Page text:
Gay Pride Weekend in Covington Means Celebration, Change for Organization
NKY Pride will celebrate another year in Covington, but also a transition to a new name and a new direction. While the annual pride event will remain the largest fundraiser for the gay organization, it will be more publicly known as NKY Fairness, an affiliate of the statewide organization pushing for gay equality in Kentucky.
The group announced those plans in March.
Covington is already one of seven cities in the Commonwealth with a so-called Fairness Ordinance, one that extends protections to people based on sexuality and gender identity. It is also home to a more grassroots pride celebration as opposed to the ones in largers cities, including Cincinnati, that land huge corporate sponsors.
"We're about the community and being together as a community and doing work together as a community. I think that's reflective of the Pride Weekend we have," said Bonnie Meyer, president of NKY Fairness. "It includes the people who care about health and wellness, and also people love their dogs here, so the pet zone is going to be bigger this year. It was one of the most successful things of last year's festival. The importance of it being a family-friendly and ally-friendly environment. You'll never get anywhere if you don't have allies and we have incredible allies here and our festival is reflective of that."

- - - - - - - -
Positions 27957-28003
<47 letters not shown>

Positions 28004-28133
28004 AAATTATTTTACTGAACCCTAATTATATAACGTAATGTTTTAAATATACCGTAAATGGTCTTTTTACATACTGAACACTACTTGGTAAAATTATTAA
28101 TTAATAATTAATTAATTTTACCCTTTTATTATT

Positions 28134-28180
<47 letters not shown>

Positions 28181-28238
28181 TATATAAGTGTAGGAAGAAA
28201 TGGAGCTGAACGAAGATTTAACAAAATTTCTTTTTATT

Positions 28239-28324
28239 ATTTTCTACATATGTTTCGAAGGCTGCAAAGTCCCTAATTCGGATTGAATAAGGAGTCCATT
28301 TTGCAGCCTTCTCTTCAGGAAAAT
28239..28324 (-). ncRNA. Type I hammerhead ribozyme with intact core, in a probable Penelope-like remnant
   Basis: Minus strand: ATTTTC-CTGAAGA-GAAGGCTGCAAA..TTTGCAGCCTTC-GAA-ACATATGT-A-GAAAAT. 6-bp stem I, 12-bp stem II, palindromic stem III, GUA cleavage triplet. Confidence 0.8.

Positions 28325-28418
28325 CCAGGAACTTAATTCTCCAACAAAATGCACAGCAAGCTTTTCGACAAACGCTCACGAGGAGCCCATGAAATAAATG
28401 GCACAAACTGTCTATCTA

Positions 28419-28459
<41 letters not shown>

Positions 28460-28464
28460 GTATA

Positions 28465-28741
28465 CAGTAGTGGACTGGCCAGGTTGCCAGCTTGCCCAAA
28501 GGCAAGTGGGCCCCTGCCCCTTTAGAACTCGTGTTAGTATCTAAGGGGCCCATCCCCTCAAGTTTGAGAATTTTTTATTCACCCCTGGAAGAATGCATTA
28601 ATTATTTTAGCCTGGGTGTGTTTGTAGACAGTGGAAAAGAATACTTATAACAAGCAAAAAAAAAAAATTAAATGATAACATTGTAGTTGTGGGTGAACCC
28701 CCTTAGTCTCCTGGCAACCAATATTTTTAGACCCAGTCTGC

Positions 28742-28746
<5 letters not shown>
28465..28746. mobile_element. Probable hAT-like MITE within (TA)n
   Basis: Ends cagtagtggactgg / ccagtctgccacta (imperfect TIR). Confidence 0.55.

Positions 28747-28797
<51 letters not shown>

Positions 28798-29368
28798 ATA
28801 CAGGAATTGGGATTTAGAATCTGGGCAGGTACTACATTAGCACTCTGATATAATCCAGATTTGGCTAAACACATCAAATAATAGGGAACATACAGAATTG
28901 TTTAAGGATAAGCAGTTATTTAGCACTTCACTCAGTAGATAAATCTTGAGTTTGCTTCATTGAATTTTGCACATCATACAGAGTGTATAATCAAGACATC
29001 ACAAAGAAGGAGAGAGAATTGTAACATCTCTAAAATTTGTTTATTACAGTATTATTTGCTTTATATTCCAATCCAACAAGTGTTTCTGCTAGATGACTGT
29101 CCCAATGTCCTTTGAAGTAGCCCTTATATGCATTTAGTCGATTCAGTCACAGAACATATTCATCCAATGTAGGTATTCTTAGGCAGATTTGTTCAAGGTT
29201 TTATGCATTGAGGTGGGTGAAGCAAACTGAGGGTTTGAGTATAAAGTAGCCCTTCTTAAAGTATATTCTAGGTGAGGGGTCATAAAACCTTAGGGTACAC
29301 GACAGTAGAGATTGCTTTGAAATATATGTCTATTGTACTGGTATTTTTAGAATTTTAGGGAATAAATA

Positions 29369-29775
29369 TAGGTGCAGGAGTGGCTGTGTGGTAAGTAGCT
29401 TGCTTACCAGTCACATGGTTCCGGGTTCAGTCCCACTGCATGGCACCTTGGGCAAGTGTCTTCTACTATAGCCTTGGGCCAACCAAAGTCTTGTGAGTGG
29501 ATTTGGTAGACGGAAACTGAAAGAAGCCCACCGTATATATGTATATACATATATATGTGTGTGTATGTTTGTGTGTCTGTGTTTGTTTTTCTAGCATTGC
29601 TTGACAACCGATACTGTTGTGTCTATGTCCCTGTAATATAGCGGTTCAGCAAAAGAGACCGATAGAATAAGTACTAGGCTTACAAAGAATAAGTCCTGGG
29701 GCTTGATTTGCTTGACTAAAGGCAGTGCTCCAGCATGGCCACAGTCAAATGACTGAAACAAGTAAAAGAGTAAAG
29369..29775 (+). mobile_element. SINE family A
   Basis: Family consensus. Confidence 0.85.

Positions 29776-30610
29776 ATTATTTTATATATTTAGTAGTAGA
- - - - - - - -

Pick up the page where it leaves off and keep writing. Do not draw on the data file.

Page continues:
The theme of this year's festival is "Building Our Communities". As NKY Fairness mobilizes, it will look to spread its message of equality to the rest of Northern Kentucky.
Urban cities like Bellevue and Newport are likely targets for fairness conversations as is Highland Heights, home of Northern Kentucky University where Meyer is director of LGBTQ (lesbian, gay, bisexual, transgender, and queer) Programs and Services.
Already, NKY Fairness is hosting meetings outside of Covington. "We've tried very hard to move meetings all over Northern Kentucky. We've met in Newport, Bellevue, and we are talking about expanding even farther south," Meyer said. "We want to be inclusive of all Northern Kentucky communities and then also as we move into the fall, the importance of the fairness ordinances, we'll be meeting regularly with the Fairness Campaign on the first Wednesday of every month about how we can get additional ordinances passed."